Blog: 10 Terms I'd Like To See Vanish...
(originally written 5/6/11)
“Thank you for calling (business name).” (odd business greeting)
Hey, we’re not calling as a favor to you. Most likely we’re calling to complain because you’re overcharging us, or because your service sucks. Are you really grateful when you’re being lectured about gross incompetence? The only business that should be thanking us in advance for calling is the phone sex business—they get $ just by answering!
“Conversate.” (misspoken word)
This is not a word. I repeat—not a word. I don’t care if Biggie used it in his songs or not. It’s converse. You don’t conversate with people any more than you explanate things to them. GET IT RIGHT.
“How are you?” (as a forced greeting)
Yeah, guy in suit with stack of pamphlets: you drove all the way to my apartment just because you were concerned about me. Is it that hard to just get to the point? I’ve stopped eating at Taco Bell since they passed the statewide “Pretend you care” edict. I got tired of keeping up the act:
CASHIER: Hi, how are you?
ME: Not good. I just found out I’m being evicted, not to mention the fact that my lover is pressuring me to have butt sex.
CASHIER: Oh, I’m sorry. Can I take your order?
“At the tone, please leave your message. When you’re finished, you may hang up, or press 1 for more options.” (unnecessary voicemail instructions)
First off, in the year 2011, who does not know how to leave a phone message? Is there really somebody so stupid that when they hear the beep, they don’t know what to do next? “Leave a message? Leave a message when? I’m so confused!”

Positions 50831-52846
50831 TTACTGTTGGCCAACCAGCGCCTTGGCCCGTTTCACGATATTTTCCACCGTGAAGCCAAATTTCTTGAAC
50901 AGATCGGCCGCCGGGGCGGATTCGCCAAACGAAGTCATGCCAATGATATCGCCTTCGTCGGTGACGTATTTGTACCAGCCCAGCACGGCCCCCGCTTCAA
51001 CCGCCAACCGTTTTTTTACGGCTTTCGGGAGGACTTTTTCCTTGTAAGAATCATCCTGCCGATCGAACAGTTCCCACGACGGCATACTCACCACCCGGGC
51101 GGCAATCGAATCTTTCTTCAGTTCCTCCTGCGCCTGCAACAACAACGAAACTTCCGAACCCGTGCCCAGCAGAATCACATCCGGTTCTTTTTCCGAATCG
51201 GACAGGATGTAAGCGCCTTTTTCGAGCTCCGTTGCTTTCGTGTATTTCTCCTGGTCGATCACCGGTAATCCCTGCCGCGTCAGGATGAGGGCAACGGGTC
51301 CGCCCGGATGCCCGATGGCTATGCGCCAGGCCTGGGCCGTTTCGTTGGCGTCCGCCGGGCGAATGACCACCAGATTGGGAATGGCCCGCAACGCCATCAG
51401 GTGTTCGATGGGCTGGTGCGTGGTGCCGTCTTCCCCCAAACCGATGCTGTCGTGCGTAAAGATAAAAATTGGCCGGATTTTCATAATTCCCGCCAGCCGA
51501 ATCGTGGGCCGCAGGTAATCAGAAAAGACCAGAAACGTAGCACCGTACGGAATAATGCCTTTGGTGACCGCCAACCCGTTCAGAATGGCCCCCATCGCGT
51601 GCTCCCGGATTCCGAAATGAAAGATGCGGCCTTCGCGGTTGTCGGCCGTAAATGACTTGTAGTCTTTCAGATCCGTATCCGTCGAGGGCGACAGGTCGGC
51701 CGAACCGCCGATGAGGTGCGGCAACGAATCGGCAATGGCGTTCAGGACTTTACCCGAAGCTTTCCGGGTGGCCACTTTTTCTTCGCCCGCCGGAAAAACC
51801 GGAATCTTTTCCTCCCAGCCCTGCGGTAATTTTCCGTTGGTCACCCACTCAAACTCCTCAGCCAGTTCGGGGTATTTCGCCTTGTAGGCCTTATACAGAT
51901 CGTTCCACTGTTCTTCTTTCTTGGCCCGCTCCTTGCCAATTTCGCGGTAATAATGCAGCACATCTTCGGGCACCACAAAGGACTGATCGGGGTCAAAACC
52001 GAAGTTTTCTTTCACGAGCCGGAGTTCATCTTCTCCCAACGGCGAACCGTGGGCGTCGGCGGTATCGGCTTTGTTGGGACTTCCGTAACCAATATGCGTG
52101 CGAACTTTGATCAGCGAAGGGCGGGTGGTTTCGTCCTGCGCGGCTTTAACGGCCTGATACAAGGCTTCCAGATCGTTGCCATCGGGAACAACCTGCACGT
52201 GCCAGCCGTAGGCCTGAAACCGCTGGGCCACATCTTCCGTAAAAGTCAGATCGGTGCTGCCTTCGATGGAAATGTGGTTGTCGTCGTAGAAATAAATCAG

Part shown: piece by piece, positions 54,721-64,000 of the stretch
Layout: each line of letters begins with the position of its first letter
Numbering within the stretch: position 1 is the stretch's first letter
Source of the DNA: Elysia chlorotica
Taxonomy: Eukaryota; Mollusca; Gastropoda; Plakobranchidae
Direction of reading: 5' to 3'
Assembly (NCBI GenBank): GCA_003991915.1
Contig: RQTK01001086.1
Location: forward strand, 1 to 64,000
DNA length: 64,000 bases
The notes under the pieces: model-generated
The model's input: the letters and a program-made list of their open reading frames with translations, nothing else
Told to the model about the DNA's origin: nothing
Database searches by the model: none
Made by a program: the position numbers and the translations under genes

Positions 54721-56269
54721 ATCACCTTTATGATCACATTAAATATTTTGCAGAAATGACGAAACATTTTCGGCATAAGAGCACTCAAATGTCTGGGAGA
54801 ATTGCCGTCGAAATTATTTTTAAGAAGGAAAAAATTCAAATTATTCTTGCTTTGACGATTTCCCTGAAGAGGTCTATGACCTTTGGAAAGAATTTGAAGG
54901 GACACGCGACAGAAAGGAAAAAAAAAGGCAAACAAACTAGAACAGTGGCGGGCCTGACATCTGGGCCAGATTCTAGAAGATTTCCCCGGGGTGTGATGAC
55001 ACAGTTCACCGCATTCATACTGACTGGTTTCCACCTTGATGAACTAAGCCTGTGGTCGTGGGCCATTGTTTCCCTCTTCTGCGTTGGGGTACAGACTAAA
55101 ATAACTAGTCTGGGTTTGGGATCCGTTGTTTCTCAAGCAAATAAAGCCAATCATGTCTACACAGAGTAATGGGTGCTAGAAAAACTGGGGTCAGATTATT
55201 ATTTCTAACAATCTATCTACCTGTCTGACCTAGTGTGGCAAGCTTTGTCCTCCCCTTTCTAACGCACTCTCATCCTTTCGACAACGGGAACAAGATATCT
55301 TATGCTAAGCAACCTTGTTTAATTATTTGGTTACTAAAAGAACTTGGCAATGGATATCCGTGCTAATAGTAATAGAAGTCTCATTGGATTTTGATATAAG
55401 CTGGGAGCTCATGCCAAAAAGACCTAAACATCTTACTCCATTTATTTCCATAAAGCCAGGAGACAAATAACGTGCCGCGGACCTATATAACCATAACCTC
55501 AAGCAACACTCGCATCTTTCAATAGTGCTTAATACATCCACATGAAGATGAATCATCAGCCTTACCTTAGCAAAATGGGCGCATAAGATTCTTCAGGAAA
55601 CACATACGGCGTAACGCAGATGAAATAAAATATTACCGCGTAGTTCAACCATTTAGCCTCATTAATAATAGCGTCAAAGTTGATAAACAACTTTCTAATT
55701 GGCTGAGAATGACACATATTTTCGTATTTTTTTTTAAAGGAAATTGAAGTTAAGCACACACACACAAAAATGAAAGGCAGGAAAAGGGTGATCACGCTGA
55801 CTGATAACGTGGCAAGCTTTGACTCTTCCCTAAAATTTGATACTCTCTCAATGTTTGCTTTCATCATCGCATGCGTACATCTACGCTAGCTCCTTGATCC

As far as being given permission to hang up, have you ever seen anyone leave a message and keep the phone to their ear afterward?
“I could care less.” (misspoken phrase)
It’s “I couldn’t care less”, which clearly states you care so little about something already it is impossible to care any less about it. “I could care less” doesn’t even make sense. It’s like saying “You could sink any lower”.
“We treat you like family.” (false sales slogan)
Uh, my family wouldn’t demand $2,000 as down payment on a car. They’d give me a car. Nor would my family need to run a credit check before selling me a living room set. Furthermore, in the unlikely event my family did make me pay for a car or living room set, they wouldn’t send goons to reclaim it if my payments were behind. And when was the last time a salesman invited you to Thanksgiving dinner? Thought so.
“Houston, we have a problem.” (banal movie quote)
It’s old. It’s waaaay past tired. It wasn’t all that funny or clever when it was fresh. The movie was 15+ years ago and the event was four decades ago. Unless you are talking to Whitney Houston (or for you old-school Warrior fans, Byron Houston), no mas!
“Awesome!” (misused adjective)
There are plenty of times when busting out “awesome” is appropriate, such as describing ones’ self, or another person, or an event. However, “awesome” is not appropriate when being seated by a hostess. Or being given directions to the nearest bus stop. Or when being put on hold. (What is so awesome about being told to wait a minute while I get Mark for you?)
“The football”. (overly-descriptive sports term)
You hear it all the time with NFL players/coaches. “We have to run the football.” “We have to protect the football.” “They are a good football team.” Why can’t it just be “ball” like in all other sports? Does Derek Jeter ever say, “We’ve been hitting the baseball well”? No. Does Tiger Woods ever say, “If I want to win, I have to putt the golf ball well”?
“Cup of Joe”. (abused slang)
I don’t always drink coffee, but when I do, I prefer Dos Starbucks.
Most of them require names to call when their order is ready (so glad Valley Fair’s doesn’t).
When I’ve played along, at least four exchanges over the last few years have gone like this:
CASHIER: “And your name, sir?”
CASHIER: “Joe? A cup of Joe for Joe.”
One even added, when my order was ready: “Here’s your cup of Joe, Joe!” You can understand why that saying made this list.